il's Backbone, a high hill running along the river to the north of the city, commanded a Federal signal station on the isthmus, and every motion of its flags and lamps was readily seen by the officer in charge of the former — an alert and intelligent Creole named Mathew H. Asbury.
Asbury made the watching of the Federal flags the business of his life, and hardly every missed a communication of those exchanged between General Grant and Admiral Porter.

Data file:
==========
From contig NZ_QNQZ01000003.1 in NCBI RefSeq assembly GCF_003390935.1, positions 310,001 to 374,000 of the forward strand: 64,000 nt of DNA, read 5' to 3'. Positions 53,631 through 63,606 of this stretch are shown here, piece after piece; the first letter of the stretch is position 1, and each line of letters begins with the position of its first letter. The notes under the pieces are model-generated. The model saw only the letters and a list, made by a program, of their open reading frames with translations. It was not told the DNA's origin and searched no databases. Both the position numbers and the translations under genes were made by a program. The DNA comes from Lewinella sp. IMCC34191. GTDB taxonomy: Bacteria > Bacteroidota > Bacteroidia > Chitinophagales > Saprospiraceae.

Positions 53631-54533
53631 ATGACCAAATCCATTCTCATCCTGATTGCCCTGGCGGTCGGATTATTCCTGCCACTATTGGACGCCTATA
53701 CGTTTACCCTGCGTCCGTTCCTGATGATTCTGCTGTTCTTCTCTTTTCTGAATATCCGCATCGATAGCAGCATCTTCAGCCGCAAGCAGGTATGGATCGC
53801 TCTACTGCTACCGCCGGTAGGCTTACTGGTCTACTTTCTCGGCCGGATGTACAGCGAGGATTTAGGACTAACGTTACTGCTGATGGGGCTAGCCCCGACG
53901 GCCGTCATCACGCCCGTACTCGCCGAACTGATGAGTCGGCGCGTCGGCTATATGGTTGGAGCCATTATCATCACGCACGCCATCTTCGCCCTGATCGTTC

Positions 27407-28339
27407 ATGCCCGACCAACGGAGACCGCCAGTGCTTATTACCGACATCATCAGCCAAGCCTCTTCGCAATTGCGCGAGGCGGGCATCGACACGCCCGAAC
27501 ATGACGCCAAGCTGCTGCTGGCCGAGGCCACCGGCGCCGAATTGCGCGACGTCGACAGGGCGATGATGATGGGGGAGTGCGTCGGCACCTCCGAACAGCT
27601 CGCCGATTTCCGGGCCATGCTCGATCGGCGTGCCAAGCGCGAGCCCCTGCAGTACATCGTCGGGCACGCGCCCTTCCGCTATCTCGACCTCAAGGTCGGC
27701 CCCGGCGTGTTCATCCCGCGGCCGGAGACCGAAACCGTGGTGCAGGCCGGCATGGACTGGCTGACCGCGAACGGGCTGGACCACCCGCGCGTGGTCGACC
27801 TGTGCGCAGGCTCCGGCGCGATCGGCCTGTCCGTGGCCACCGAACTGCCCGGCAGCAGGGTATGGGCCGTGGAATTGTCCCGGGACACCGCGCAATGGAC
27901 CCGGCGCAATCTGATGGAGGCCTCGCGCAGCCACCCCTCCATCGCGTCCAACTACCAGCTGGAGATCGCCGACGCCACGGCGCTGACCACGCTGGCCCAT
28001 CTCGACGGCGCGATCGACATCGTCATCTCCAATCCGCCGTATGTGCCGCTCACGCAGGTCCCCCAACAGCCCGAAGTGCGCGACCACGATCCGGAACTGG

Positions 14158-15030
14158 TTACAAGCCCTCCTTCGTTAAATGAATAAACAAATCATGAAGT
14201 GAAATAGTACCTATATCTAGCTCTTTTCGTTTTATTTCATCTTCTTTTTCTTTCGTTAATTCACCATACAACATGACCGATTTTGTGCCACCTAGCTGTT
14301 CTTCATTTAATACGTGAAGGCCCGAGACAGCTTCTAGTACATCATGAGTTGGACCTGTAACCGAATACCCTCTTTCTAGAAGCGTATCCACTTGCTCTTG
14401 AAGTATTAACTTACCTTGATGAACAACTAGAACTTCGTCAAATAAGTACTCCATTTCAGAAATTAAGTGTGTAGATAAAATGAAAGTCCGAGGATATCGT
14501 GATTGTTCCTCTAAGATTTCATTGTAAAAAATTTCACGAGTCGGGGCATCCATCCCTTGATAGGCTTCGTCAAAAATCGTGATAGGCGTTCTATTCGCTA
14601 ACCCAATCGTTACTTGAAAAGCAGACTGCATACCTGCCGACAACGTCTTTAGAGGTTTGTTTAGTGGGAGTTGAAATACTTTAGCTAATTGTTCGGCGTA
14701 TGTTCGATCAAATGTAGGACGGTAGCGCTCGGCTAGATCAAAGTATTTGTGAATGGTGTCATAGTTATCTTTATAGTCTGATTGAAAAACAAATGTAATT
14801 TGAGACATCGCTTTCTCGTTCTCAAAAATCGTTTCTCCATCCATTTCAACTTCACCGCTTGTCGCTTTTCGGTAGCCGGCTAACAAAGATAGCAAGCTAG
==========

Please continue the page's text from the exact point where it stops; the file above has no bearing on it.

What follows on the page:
By this means the first intelligence of Banks' attack upon and repulse from the works of Port Hudson was received and communicated to headquarters.
A more noticeable feat remained to be achieved by the gallant Louisianian.
After Pemberton's last proposition was submitted to Grant, there elapsed an interval during which its fate was uncertain.
The bombardment was still suspended.
This was the night of July 3d, and an ominous and awful quiet reigned over all the scene-less welcome, no doubt, to the hearts of many than the utmost fury